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Atlanta Street public housing residents struggle to find affordable homes with vouchers
Complex will be redeveloped with fewer public housing units, more affordable and market-rate units
Waitlist Management Coordinator Dwantia Starks of Georgia Community Affairs takes questions Wednesday from Green Hunter Homes residents during a meeting at the apartment complex community center. Residents began receiving vouchers in March that will allow them to get subsidized housing elsewhere, and all are likely to be relocated before the year ends.

Average fair market rent in Hall County

(cost includes utilities)

1 bedroom: $691

2 bedroom: $824

4 bedroom: $1,069

Source: Department of Housing and Urban Development, Department of Community Affairs

Note: Some 40 percent of properties would cost less, excluding public housing, substandard housing, units built in the past two years and some other properties.

The move from Atlanta Street is proving to be a mixed blessing for several single mothers.

“There are pros and cons,” Tarnisha Reid said.

Reid said she wanted to stay in Gainesville, but she’s headed to Flowery Branch with her kids instead.

Relocating from the Green Hunter Homes public housing complex is an opportunity for many to find a safer, more stable place to live. But it comes with a challenge.

In Gainesville, 65 percent of households rent, a ratio that is reversed statewide.

There simply aren’t enough affordable apartments available to meet demand.

The Gainesville Housing Authority has partnered with Marietta-based Walton Communities LLC to redevelop the Atlanta Street housing through a tax credit program.

Residents began receiving vouchers in March that will allow them to get subsidized housing elsewhere, and all are likely to be relocated before the year ends.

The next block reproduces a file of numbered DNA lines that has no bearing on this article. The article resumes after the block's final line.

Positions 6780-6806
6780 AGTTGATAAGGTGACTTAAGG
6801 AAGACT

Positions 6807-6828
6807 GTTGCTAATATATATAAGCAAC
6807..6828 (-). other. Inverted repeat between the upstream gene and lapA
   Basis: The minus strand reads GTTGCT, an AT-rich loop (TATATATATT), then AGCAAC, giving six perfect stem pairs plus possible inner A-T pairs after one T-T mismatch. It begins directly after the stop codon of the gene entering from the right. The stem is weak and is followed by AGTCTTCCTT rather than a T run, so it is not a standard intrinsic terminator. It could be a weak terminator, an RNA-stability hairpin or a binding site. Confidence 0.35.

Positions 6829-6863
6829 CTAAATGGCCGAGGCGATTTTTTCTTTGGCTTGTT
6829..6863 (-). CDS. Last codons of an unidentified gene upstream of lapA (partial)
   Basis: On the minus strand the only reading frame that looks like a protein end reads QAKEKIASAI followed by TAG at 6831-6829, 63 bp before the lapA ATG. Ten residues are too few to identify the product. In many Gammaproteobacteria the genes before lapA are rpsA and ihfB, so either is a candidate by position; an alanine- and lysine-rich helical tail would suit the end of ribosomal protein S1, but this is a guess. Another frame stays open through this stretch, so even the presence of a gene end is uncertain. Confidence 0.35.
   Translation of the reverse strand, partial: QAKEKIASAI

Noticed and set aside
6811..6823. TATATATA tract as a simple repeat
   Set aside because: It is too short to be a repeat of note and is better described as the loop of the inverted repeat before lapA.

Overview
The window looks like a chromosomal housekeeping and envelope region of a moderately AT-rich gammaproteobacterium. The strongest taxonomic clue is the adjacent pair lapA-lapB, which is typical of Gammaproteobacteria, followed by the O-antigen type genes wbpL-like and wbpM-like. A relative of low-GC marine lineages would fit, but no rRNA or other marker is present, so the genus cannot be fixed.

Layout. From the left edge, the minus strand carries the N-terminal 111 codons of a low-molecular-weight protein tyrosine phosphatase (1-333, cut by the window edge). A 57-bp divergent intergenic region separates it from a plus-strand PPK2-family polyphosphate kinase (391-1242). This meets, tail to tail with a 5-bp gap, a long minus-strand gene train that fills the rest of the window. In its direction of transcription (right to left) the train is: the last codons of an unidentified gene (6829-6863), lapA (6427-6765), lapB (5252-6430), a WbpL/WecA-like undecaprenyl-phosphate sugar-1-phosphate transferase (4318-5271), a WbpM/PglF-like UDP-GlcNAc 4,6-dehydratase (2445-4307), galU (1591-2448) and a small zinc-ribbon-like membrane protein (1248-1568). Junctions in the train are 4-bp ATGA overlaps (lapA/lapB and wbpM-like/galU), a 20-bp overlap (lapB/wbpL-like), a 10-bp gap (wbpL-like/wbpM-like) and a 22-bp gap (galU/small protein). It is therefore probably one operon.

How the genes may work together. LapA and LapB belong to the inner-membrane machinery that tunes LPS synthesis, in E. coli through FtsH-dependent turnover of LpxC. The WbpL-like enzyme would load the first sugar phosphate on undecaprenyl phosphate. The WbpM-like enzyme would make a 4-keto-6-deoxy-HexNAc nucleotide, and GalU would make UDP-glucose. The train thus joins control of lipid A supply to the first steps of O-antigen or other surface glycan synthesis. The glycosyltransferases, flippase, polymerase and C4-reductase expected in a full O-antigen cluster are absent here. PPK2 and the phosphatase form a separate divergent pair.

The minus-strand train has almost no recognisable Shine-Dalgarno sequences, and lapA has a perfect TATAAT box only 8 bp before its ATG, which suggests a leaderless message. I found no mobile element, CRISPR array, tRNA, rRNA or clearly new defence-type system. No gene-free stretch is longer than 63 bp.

But for Celisa Tabor, the mother of three kids, finding a place locally that is covered by the voucher has been difficult. Tabor said Lawrenceville and Athens have been the only nearby cities where she has found something affordable.

“Who wants to have to move there?” she asked.

Karen Brackett and her daughter Chloe almost did.

Brackett said she was recently denied a place in Athens because her voucher wasn’t enough, and so she has decided to stay with the Housing Authority.

About 15 families have already been transferred to other properties owned by the Housing Authority.

Brackett said she was told a place in Harrison Square will be available in three weeks.

“I’m too old to be moving again,” she said. “I have to think about (my daughter’s) future.”

One measure has long defined affordability: whether you are spending 30 percent or more of your income on housing costs.

Beth Brown, executive director of the Gainesville Housing Authority, said she is working with local landlords to accept housing vouchers whose worth is based on this principle.  

Brown said all families should have vouchers now.

The 131-unit public housing projects on Atlanta Street in Gainesville will be demolished and replaced with more than 260 affordable and market-rate units.

Thirty-nine units will remain public housing, and about 20 percent overall will be priced at market rates.

Construction is likely to begin next year, and the new homes are anticipated to open in 2018.

Redevelopment plans stem from the fact that the conditions of the existing homes are substandard.

Tabor said she has no heat in her unit, among other problems.

But with a one-bedroom costing $691 at a fair market rate, and a two-bedroom costing $824, according to the Department of Community Affairs, the wait continues for many families.

“It’s a good opportunity,” Tabor said. “But I just can’t find a place.”